Alabama’s new defensive coordinator doesn’t have to worry about finding his voice. Tosh Lupoi has always been easy to hear on the field at practice. Now he’s speaking up while running meetings and calling plays.
“He’s got high energy,” outside linebacker Christian Miller said. “You can’t help but pay attention when you’ve got a guy like that. It’s good.”
Like Jeremy Pruitt before him, Lupoi has worked his way up through Alabama’s program after starting in an off-field role. He arrived as an analyst for the 2014 season, then moved to outside linebackers coach for the 2015 season. Unlike Pruitt or Kirby Smart, Lupoi hasn’t spent time as a defensive backs coach.
That’s something the ascendant assistant has had to learn this offseason. He’s gotten help from Nick Saban and co-defensive coordinator Pete Golding.
“I’ve gained a lot of confidence in that, but, of course, I’m still getting better and learning it every single day,” Lupoi said on Saturday. “But that’s something that its grown on me and it’s something I take a lot of pride in, is trying to know something there that might not have been there five to 10 years ago that wasn’t the strength of my knowledge of the game.”
Lupoi’s name recognition has grown significantly since he arrived at Alabama. He’s always had a reputation as one of the nation’s best recruiters. Then Lupoi’s outside linebackers helped create one of the nation’s best pass rushes in the last three seasons.
“I think he’s really developed as a coach,” coach Nick Saban said. “I think he’s taken it upon himself to not want to be a guy that was viewed just as a recruiter or just as a guy that could coach the front. He’s really, really committed himself to learning the big picture, the coverages, the secondary. I spent a significant amount of time with him doing that. I think he’s made a tremendous amount of improvement.”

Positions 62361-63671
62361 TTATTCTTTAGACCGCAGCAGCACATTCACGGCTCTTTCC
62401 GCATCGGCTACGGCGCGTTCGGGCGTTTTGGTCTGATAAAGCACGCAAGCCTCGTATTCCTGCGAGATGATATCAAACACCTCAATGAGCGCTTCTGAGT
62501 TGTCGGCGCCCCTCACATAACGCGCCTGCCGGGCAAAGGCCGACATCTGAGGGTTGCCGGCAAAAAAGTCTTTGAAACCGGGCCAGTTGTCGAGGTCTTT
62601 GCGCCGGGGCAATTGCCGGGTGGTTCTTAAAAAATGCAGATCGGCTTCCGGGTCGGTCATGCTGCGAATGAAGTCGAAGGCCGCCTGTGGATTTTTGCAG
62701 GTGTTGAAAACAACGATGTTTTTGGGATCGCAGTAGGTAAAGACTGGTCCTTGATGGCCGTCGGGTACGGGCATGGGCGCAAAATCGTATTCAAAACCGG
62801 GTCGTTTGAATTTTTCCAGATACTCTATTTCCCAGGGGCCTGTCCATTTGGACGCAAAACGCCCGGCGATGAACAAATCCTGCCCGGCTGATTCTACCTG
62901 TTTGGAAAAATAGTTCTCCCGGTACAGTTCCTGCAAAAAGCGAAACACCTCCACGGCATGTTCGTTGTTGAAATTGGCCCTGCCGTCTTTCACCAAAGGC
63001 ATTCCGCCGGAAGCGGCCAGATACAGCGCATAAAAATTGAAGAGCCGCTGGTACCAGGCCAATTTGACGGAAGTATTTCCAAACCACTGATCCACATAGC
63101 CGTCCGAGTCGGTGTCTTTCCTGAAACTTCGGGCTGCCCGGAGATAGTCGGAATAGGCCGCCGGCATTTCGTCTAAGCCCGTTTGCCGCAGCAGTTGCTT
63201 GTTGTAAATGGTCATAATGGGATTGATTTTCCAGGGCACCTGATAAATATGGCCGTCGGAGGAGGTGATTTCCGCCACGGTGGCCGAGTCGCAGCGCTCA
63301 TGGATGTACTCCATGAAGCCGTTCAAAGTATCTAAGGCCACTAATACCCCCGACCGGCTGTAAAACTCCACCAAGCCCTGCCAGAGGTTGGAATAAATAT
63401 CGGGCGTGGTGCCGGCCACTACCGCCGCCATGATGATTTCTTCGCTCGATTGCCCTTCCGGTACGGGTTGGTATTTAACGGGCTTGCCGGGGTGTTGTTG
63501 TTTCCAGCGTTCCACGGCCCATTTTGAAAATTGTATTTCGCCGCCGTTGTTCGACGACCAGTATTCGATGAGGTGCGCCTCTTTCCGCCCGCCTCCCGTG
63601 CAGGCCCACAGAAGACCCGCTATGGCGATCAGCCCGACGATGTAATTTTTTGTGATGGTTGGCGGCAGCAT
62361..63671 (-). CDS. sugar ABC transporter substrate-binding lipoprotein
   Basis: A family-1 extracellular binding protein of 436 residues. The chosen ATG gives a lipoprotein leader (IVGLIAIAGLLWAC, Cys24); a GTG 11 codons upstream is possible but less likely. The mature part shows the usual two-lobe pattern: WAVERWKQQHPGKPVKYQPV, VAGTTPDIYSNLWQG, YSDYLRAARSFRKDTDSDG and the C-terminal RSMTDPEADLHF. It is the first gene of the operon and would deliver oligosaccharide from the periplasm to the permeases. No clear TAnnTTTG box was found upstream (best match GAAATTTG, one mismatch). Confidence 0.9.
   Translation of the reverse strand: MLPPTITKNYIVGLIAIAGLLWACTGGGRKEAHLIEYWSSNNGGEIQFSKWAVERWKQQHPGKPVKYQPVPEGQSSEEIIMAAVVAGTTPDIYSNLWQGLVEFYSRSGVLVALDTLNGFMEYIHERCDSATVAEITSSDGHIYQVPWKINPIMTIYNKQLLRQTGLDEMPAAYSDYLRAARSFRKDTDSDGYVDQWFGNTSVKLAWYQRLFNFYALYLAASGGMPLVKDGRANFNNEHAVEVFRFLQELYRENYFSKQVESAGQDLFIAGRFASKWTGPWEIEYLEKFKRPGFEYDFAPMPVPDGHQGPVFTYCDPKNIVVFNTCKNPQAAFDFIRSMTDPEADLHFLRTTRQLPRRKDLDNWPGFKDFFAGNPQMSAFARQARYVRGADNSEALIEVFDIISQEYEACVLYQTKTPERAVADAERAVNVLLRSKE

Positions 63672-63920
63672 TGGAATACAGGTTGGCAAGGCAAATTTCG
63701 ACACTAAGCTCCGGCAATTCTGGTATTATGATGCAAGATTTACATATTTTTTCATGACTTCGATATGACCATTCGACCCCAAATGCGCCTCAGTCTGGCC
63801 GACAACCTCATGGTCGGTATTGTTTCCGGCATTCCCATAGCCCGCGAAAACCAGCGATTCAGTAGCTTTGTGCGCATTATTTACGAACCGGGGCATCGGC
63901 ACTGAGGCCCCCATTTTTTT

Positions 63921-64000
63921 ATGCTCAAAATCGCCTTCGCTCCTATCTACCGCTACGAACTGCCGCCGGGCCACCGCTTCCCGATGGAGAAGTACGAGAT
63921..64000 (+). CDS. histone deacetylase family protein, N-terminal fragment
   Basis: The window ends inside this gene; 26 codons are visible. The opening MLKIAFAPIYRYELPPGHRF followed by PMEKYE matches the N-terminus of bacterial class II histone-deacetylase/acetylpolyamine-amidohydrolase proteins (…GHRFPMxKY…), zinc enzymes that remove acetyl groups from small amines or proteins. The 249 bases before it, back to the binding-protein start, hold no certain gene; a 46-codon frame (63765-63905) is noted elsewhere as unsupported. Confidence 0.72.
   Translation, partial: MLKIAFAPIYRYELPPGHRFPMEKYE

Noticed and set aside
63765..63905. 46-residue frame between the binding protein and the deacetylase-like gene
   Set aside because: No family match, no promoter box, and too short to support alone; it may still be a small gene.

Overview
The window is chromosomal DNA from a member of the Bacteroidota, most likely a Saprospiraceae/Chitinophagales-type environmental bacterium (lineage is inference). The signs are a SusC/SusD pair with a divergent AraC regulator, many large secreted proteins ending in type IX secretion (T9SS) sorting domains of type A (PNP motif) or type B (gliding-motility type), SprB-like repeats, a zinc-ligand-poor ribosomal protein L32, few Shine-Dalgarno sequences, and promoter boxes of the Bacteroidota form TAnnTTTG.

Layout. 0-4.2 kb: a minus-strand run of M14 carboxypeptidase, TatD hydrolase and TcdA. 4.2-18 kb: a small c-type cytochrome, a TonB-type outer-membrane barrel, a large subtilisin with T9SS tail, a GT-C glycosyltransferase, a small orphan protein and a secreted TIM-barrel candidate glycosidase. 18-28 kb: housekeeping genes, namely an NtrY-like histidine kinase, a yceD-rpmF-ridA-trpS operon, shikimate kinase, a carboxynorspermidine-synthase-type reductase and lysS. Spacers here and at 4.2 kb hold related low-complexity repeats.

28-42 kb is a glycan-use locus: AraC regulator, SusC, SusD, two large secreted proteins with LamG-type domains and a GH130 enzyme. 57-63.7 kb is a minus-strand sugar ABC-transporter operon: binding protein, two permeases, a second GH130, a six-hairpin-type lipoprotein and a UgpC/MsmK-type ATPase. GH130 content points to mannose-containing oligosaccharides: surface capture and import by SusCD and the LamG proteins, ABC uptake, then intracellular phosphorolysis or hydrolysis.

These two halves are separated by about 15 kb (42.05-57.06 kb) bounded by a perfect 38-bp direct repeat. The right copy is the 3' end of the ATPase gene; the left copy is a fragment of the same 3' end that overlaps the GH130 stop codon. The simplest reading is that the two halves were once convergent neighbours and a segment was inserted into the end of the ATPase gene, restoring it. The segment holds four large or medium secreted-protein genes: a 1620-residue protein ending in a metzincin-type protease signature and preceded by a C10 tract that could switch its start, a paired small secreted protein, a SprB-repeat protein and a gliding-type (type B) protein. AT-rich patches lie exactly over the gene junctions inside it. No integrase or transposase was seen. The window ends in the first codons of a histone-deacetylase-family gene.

Co-defensive coordinator Pete Golding can also help with that transition. Golding has more than a decade of experience coaching defensive backs and also had to call plays at UT-San Antonio.
Lupoi eschewed other defensive coordinator opportunities to stay in Tuscaloosa, even when he remained as an assistant coach.
“When I was fortunate enough to come here in the beginning, I came here for a reason, and that was one, to be at the Mecca of college football and be coaching with and under one of the best coaches ever to live,” Lupoi said. “No matter what title I have, the fact is we’re in an environment here where we are challenged every day, the most competitive environment there is on the college football stage; a constant football environment of growing and loving, which I love to do.”
Another difficulty facing Lupoi will be making play calls promptly as the clock winds down. That’s not completely new to him, but he’ll be counted on to do it much more now.
“You have to process the information quicker,” he said. “As an assistant where I’ve had some opportunities in the past where I might be able to do some play-calling. It’s tough to do it full time. You have to do it as fast as possible to get the guys in the best possible positions.”
Other parts of the job already suit him well. Players said his energy keeps their attention in meetings. His communication skills, always on display in practice with the outside linebackers, now benefit the rest of the defense.
“One thing that he does really well, he’s a really good teacher,” Miller said. “He likes to break things down to the concepts. That way, you learn the foundation first and he builds from there.”
Lupoi is still learning as well. There’s still more than three weeks until Alabama’s opener on Sept. 1 when he’ll be tested in game action for the first time. Until then, there’s time to prepare.
That room to grow is part of what excites Lupoi every day. The new defensive coordinator still has more to learn.
“Waking up this morning, I love this occupation so much because it provides the opportunity to continue to grow and learn and that’s what we’re doing every day here,” Lupoi said. “As far as preparation every single day here, morning, night, working with coverage assignments and adjustments so we can teach things to players correctly and clearly and hopefully have that show up on the field.”
Reach Ben Jones at firstname.lastname@example.org or 205-722-0196.